Review: Plenty of heart, wit in 'Anything Goes' at Arts Center

nancy.wellard@cancer.orgDecember 16, 2012 

The Tony Award-winning Broadway musical, "Anything Goes," now on stage at the Arts Center of Coastal Carolina on Hilton Head Island, is an escapist treat filled with romance wit and heart.

The Cole Porter musical is not only tuneful to the extreme, it is hilarious, brimming with zingers and over-the-top wisecracks. The cast of singing dancers and actors engage us in comic complications from the very beginning, and they never let up.

Set on board the SS American, "Anything Goes" is a silly story, really -- about love, celebrity, deception, collaboration, mistaken identity, even blackmail. But, I must say, I was delighted to suspend logic for a couple of hours just to follow the mayhem.

The story begins at a New York City bar, as we find Billy Crocker (William Joseph Lewis) a young Wall Streeter, who, while retrieving some travel documents for his boss -- the very near-sighted Yalie, Elisha J. Whitney (Roger Preston Smith), who by the way has an eye for the ladies -- falling for a beautiful young heiress, Hope Harcourt (Sarah Claire Smith).

Unhappily for Billy, Hope is sailing off to London with her determined mother, Mrs. Evangline Harcourt (Julie Hahn), who has recently experienced a reversal of fortune and has organized for her daughter a financial marriage of opportunity to the wimpy Lord Evelyn Oakleigh (Seth Golay). Lord Evelyn is a wealthy, but oh-so-frumpy Englishman, who has, apparently, all of the right stuff -- which in this case is position and money.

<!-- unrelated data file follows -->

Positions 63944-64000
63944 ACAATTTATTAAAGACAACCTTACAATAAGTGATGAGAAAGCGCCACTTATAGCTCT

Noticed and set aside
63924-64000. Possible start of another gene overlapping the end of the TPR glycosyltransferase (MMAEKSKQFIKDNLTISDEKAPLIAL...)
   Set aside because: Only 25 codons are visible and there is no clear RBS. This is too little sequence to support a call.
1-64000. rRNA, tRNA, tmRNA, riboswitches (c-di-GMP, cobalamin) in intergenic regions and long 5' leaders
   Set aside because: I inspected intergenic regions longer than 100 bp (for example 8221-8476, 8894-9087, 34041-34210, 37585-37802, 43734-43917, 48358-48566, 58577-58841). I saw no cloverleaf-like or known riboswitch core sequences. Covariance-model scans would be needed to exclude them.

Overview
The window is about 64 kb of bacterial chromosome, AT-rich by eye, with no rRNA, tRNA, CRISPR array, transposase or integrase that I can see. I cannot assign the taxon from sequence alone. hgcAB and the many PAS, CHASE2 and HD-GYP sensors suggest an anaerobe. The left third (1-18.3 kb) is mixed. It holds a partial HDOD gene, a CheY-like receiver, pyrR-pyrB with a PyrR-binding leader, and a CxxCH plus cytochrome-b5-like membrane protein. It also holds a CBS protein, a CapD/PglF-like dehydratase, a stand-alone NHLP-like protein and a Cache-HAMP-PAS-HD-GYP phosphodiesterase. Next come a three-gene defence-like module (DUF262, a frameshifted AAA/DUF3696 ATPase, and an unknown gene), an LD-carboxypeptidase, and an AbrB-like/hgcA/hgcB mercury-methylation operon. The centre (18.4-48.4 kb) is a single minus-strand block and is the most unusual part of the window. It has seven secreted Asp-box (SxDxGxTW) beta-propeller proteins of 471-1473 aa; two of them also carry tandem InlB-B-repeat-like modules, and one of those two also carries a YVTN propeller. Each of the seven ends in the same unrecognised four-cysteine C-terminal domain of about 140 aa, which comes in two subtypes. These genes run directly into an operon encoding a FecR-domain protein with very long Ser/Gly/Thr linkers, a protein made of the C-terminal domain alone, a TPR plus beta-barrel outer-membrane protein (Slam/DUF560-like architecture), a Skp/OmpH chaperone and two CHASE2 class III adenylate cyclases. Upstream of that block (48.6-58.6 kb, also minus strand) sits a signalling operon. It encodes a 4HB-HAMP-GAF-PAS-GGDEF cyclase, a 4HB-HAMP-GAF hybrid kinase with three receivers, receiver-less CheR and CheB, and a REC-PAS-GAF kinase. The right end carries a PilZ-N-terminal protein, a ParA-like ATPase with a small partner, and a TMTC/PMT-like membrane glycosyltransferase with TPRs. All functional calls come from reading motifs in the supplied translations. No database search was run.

It gets better. On the very same SS American, we find ourselves in the gleaming presence of the famous nightclub singer and ersatz evangelist Reno Sweeny (Shannon Lee Jones) who is a good friend of Billy. (I told you there would be some stretches.) And finally, to add to the excitement, Moonface Martin (R. Bruce Connelly), public enemy No. 13, and his moll, the blonde bombshell Erma (Jessica Moore), are also passengers on the ship -- disguised as a minister and a missionary.

What fun, and don't ask.

This is the kind of musical in which every word counts. I loved Reno's "I Get a Kick Out of You." "Anything Goes," is a veritable jukebox of familiar musical treasures, and you will find that you know most of them. I especially enjoyed "You're the Top" with Reno and Billy, and Billy's "Easy to Love." Reno and Moonface do a bouncy "Friendship," and Hope and Billy knock out "It's De-Lovely." The entire company and Reno come together to wrap up the first act with "Anything Goes," and it is, as it should be, showstopping.

When we rejoin the shipboard action in act two, one of the stop-you-in-your-tracks appearances comes with Reno's "Blow, Gabriel, Blow." Her performance is polished in a sophisticated, kind of chanteusey way -- just brassy enough and perfectly polished.

In the best of Broadway musical comedy tradition, the story unwinds with more deception, more mayhem, more mistaken identity and more comic complications. One of my favorite parts of the show, a gamechanger, comes toward the end of Act 2 when Lord Evelyn Oakleigh emerges from his earlier persona, in the most amusing way.

Director Casey Colgan is at the helm of this ship, bringing top notch, high-quality acting, singing and dancing. The choreography is spectacular, especially during the moments of Rockette-like precision, tri-level tap dancing and girls and boys in chorus line pageantry with sailor suits, nautical costumes or slinky dresses.

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